The total exclusion of women from Lebanon’s Cabinet comes at a time when Arab women appear to be suffering major political setbacks. Despite significant participation by women in the popular uprisings in Egypt, only one woman has been appointed to the new 27-member Cabinet. A quota for women enacted in 2010 has been shelved.

In Tunisia, where women previously held over a quarter of parliamentary seats, women have been sidelined, with only two of 31 ministries now being led by women. The Arab feminist movement has been “naïve to think the clock cannot turn backwards,” says Abou-Habib.

Her organisation CRTD-A has just concluded a two-day regional strategising meeting with Arab feminist movements. “We all agreed that the challenge is way bigger now,” she says. “There has been a tangible rise in fundamentalist and religious groups throughout the region and these groups will do harm to women.”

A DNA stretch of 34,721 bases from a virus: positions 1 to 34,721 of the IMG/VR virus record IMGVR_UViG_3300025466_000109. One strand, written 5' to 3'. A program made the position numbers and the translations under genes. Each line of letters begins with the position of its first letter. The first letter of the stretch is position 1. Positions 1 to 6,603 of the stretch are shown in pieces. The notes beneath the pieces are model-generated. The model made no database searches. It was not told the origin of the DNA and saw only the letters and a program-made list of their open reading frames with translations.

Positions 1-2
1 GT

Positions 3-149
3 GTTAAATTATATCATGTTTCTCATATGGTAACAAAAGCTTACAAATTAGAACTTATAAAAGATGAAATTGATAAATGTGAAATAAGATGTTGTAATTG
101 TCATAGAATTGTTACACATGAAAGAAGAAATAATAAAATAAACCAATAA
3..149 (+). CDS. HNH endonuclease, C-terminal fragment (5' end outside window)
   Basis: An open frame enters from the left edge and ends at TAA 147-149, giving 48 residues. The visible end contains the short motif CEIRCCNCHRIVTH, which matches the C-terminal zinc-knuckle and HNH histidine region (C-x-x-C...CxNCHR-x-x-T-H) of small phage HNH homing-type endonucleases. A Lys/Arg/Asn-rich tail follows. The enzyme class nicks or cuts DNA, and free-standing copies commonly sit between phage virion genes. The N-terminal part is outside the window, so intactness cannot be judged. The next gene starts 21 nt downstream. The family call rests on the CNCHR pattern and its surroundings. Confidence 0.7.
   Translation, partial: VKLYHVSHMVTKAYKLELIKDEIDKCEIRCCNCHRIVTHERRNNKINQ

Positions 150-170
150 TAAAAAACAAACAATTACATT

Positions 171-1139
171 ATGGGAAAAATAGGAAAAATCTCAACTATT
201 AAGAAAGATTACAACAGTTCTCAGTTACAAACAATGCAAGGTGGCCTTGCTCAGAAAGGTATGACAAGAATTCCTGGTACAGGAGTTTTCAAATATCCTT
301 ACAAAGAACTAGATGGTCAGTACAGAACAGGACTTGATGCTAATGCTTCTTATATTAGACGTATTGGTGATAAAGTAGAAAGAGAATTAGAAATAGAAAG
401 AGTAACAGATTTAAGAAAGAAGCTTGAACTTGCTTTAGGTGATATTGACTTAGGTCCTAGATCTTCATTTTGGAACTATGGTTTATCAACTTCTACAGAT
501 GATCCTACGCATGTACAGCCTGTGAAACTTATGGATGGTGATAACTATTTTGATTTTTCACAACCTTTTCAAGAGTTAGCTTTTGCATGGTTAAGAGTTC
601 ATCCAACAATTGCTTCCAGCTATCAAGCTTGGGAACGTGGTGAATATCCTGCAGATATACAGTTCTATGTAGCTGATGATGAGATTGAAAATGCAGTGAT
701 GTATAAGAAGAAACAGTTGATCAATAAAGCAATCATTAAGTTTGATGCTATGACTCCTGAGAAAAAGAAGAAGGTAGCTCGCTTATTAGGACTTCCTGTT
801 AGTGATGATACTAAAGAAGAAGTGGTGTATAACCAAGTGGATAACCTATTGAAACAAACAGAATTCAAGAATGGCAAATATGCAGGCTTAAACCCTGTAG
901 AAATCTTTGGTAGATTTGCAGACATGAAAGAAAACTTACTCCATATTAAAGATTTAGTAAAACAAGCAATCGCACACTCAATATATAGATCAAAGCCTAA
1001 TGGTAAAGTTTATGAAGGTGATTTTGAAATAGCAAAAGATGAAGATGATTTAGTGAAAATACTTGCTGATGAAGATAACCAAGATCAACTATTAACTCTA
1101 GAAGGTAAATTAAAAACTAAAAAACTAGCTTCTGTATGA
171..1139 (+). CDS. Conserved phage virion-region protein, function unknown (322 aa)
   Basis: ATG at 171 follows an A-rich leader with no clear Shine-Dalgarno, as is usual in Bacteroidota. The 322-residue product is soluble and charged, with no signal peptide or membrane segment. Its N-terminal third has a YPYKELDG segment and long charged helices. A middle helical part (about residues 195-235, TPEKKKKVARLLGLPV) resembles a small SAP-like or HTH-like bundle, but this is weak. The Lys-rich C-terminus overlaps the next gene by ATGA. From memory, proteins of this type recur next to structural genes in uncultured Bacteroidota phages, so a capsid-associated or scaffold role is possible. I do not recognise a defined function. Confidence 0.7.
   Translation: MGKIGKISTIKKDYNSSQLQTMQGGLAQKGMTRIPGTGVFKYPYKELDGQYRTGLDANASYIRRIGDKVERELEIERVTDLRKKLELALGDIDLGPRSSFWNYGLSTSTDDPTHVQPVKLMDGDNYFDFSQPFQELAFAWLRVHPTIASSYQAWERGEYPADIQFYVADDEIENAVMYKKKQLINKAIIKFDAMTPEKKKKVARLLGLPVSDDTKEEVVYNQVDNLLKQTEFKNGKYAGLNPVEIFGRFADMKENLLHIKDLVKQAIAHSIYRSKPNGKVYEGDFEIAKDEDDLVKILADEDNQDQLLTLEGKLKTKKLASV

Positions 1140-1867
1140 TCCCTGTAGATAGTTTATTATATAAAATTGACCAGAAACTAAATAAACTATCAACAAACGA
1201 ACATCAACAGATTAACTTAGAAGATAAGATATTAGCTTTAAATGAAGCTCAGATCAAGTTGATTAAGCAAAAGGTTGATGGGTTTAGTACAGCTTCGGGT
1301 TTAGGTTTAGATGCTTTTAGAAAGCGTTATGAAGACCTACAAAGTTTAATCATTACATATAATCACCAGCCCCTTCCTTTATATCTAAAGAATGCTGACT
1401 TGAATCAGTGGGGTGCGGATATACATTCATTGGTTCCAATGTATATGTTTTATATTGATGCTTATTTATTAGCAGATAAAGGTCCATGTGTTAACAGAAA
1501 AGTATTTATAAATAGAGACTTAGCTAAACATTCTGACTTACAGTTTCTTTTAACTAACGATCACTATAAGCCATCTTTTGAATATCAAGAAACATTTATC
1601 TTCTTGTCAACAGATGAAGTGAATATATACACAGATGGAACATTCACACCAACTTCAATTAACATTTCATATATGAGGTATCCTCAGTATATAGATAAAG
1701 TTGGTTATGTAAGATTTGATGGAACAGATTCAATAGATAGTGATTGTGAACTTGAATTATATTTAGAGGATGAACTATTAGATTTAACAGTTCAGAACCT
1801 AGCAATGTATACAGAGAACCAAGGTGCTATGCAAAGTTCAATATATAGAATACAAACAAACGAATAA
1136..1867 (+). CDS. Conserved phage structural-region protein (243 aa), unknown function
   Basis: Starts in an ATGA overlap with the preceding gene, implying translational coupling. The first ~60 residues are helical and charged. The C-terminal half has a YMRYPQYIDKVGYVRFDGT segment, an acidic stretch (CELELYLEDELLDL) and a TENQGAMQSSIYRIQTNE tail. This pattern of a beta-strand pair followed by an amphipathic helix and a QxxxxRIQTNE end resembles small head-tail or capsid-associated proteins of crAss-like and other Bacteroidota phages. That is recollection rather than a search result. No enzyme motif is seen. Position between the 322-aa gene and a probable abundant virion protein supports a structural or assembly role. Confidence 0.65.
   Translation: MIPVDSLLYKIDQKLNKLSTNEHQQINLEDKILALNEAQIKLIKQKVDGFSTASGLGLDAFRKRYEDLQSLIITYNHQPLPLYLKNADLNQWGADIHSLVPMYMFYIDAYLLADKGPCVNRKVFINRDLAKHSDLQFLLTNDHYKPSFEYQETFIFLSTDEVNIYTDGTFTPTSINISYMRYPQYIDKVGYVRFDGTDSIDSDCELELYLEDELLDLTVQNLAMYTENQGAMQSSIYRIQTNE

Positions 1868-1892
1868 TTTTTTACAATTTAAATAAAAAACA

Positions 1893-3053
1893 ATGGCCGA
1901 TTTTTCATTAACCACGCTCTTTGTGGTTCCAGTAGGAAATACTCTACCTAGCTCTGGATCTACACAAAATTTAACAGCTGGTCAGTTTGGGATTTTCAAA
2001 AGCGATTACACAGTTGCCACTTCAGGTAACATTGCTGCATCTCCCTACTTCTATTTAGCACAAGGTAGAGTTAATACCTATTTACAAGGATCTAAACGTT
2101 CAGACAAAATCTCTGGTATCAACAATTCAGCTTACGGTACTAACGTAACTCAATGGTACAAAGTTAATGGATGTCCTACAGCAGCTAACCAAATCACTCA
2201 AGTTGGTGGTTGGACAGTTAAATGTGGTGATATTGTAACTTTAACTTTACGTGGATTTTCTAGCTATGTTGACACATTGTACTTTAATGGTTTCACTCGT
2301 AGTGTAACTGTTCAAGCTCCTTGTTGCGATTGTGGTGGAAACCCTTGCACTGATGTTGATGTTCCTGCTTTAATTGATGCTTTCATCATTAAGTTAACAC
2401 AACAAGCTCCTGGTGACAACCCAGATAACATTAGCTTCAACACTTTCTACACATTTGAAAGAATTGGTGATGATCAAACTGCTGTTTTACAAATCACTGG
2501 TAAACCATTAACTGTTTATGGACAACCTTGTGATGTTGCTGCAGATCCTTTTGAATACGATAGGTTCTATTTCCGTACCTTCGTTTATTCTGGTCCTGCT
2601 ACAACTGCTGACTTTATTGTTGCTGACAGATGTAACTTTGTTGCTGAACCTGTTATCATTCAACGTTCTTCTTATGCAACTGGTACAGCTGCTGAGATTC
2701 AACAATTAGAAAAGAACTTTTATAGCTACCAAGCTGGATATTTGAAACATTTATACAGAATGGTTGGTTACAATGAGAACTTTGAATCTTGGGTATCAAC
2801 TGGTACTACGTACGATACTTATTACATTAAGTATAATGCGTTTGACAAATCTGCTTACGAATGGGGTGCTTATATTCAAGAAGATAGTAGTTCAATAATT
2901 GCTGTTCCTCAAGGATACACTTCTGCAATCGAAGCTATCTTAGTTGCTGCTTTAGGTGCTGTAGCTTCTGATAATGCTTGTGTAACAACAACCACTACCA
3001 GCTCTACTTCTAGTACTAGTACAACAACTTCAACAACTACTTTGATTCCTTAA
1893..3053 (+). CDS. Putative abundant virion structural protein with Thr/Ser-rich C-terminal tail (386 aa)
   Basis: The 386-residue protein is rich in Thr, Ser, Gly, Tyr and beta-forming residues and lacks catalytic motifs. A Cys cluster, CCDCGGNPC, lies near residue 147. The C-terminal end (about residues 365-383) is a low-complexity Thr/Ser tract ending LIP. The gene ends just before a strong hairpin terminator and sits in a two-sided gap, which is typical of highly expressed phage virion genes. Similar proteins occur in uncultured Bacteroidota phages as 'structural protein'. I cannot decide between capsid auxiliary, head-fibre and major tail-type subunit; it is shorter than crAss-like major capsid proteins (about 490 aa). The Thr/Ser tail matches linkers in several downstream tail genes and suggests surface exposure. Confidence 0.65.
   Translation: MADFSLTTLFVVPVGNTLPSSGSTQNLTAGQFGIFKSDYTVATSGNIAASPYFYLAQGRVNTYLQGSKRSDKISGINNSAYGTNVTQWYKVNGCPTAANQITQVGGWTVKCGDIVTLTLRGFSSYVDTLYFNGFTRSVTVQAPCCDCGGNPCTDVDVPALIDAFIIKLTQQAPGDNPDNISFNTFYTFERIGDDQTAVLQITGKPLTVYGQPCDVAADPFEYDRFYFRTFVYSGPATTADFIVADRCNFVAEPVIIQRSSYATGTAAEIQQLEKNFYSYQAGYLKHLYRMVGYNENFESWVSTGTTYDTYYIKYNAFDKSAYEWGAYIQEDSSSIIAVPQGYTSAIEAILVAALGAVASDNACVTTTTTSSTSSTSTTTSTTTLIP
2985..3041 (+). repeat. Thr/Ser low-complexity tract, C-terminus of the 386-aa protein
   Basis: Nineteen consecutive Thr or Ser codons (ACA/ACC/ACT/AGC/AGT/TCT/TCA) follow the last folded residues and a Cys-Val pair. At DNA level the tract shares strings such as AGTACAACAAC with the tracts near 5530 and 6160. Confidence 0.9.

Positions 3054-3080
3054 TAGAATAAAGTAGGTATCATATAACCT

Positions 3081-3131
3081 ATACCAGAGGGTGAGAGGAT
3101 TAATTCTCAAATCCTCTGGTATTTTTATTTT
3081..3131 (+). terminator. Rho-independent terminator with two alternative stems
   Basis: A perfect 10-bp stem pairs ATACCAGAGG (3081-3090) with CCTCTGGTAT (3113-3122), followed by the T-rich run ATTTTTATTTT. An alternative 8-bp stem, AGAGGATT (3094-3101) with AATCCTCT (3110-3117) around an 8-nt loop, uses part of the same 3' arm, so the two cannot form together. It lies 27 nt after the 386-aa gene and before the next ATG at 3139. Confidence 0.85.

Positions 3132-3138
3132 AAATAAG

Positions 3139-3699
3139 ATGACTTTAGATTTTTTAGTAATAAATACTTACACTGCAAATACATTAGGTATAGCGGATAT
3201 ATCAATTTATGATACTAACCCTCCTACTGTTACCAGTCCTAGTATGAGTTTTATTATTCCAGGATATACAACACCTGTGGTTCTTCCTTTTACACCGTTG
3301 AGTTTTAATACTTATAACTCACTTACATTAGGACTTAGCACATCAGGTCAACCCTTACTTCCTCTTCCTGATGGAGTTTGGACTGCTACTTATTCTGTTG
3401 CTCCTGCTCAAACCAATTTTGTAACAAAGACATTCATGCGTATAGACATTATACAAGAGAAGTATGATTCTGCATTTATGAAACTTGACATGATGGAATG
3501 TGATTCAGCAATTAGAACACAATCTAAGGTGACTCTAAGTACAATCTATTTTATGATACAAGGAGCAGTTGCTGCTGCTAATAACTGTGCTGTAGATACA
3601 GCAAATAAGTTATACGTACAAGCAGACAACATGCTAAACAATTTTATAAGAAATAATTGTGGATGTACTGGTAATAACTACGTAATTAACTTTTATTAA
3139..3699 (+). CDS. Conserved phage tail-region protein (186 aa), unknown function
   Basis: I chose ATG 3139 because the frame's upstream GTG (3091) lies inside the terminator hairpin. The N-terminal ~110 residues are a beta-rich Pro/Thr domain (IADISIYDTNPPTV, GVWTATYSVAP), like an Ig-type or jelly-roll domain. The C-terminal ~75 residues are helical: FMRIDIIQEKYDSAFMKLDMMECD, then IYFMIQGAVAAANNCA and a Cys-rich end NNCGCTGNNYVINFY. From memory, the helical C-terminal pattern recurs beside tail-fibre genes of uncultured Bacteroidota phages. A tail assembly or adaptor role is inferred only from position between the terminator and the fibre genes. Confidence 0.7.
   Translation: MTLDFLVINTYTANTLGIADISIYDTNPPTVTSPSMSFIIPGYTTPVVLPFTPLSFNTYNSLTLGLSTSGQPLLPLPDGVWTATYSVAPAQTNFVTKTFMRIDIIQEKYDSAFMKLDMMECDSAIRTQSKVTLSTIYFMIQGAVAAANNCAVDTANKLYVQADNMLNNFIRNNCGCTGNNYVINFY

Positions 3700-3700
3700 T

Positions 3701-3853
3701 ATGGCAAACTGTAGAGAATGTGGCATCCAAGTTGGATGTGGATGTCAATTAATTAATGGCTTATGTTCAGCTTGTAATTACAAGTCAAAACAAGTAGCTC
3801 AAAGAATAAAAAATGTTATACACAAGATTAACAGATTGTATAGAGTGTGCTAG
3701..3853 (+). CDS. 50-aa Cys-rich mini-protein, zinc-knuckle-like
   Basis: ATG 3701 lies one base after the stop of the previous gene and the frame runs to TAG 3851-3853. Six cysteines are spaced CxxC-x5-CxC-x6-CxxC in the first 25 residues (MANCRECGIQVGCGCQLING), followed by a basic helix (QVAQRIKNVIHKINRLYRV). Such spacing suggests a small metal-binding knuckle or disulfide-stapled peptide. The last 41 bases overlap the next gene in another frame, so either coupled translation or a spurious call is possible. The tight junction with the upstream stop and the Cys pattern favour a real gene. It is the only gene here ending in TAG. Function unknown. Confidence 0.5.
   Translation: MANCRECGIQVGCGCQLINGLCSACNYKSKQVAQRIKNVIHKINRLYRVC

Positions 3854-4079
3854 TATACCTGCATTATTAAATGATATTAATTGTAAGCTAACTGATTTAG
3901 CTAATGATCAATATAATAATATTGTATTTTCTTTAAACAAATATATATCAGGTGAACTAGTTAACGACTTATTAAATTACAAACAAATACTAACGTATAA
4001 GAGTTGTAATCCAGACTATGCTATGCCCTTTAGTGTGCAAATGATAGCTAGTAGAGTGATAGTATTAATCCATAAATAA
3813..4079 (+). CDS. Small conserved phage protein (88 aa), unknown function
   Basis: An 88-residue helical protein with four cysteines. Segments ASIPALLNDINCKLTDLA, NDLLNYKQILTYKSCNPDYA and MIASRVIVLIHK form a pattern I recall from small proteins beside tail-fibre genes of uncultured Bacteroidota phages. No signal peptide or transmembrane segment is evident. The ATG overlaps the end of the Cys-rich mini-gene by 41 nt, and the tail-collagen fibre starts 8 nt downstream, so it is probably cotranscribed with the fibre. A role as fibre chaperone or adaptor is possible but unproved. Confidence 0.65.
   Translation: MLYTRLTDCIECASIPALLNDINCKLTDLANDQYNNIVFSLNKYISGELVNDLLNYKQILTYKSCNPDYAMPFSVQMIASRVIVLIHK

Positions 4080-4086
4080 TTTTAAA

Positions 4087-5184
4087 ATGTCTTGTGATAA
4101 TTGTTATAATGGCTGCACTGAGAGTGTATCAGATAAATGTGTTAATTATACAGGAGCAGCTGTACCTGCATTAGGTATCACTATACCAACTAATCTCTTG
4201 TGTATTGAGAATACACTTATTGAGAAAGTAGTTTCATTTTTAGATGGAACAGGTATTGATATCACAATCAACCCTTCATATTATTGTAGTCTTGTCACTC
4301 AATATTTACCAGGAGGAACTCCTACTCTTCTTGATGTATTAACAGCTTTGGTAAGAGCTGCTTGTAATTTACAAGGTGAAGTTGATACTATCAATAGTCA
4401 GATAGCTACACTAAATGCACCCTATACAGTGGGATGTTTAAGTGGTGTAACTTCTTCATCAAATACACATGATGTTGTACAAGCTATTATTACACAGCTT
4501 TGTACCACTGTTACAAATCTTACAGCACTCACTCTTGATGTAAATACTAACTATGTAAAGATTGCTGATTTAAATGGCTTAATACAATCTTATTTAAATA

According to Khalife, gender equality activists must now radically rethink their course of action. As a first step, she says, “we, as women, need to begin thinking outside the box a bit to become more involved in politics, and to steer away from this idea that politics are only reserved for men.”

Abou-Habib is less equivocal in her demand for transformative change: “It’s high time for us (as gender equality campaigners) to go on the attack – intellectually, not just on the street. It is no longer useful to go for small steps and compromises – it’s time for a serious feminist revolution.”